CSR activities can promote resource integration capability and organizational learning capability, which are high-level capabilities of enterprises that will contribute to CA. However, due to lack of innovation consciousness and investment, and the high cost of CSR cannot be offset by the return on innovation investment. Moreover, just as Protogerou et al. [62] stated, most enterprises tend to characterize CSR practices through simple social donation. The creation and sharing of technology and knowledge in the interaction with stakeholders have been ignored when approaching CSR, there by rendering the ability of innovation and transformation absent in playing an indirect role between CSR and CA.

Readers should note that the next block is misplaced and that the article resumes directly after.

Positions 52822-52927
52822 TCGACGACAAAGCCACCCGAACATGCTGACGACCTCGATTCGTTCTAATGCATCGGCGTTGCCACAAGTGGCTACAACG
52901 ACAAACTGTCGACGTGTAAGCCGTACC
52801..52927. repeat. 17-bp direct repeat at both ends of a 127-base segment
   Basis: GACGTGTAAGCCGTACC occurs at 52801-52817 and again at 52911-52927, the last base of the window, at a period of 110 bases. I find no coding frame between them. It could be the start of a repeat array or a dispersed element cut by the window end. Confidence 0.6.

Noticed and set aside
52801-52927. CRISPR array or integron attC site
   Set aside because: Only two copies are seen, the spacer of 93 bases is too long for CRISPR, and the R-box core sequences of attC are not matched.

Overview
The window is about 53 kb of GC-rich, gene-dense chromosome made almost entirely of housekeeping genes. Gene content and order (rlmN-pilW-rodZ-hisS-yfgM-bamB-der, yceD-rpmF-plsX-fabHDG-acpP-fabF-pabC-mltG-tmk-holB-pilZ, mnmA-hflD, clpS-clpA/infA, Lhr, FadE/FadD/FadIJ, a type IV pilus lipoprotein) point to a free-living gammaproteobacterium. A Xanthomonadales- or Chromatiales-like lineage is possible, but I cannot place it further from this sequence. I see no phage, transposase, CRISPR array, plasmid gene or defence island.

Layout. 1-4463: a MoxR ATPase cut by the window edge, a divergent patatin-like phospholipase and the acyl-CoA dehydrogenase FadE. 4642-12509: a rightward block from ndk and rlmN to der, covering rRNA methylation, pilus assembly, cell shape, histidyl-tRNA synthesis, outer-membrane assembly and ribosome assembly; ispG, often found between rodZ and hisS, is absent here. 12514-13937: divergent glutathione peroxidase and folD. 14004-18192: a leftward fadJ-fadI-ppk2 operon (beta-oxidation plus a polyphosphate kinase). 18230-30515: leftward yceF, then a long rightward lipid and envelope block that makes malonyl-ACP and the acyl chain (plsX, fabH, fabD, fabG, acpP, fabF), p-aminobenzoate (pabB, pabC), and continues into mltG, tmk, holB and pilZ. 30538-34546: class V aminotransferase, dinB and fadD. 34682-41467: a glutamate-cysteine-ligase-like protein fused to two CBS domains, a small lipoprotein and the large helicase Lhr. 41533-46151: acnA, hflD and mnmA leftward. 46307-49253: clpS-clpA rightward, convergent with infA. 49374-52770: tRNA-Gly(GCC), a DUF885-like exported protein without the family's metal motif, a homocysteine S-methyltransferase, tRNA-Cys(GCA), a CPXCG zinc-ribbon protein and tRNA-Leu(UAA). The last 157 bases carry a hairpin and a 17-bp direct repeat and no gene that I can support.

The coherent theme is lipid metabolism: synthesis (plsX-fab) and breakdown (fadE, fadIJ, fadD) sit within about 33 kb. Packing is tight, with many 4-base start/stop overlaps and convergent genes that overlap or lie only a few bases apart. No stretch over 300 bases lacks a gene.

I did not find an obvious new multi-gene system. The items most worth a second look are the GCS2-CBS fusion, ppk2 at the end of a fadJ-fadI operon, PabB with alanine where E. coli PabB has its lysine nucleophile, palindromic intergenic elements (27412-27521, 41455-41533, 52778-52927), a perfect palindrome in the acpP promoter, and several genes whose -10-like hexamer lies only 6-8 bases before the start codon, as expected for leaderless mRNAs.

This paper also provides some relevant suggestions for practice. Presently, the CA of enterprises no longer only comes from the market competition of general products. The success of an enterprise is more dependent on a wide variety of intangible resources as well as the capabilities to mobilize these resources. Approaching CSR can bring enterprises more resources and enhance capabilities to use resources. It can strengthen multi-party interaction, cooperation, and mutual trust with stakeholders. Enterprises can create CA by enhancing CSR to promote structural and relational SC, which is an indispensable resource for contemporary enterprises to gain CA. In an uncertain and dynamic environment, enterprises can acquire CA by integrating and using resources inside and outside the enterprise through CSR behaviors. Importantly, enterprises need to break down the barriers of communication and cooperation with stakeholders and promote organizational restructuring and strategic change by striving to carry out CSR. Finally, due to the “Curse of the Late Comer” in the process of their internationalization [6], enterprises in developing countries, such as China, should devote more attention and effort towards CSR, as it is a good way to attain CA. Nonetheless, this paper has some limitations. Although three dimensions were selected for SC and DCs for empirical analysis to act as mediators between CSR and CA, this paper paid little attention to the possibility that there could be some correlation between SC and DCs, as DCs are the capabilities to use all organization’s resources including SC. Furthermore, since SC and DCs are meaningful concepts, they likely contain many different aspects. Thus, it is necessary to expand the research dimension of them in the future to analyze the intermediary role of variables more carefully. Of course, the fact that the data came only from Chinese enterprises is also an obvious limitation in this paper. Ideally, there should be a comparison of enterprises from different countries. Finally, subjective evaluation methods were adopted according to some other scholars, such as Michelon et al. [8]; Blyler and Coff [24]; Maignan and Ralston [58]. Just as they stated, though the validity and reliability of measurement can be guaranteed when using these methods, but the reliability of the conclusions still can be promoted by adding more objective data into research. In future, more objective indicators should be adopted to improve the effectiveness of the empirical test.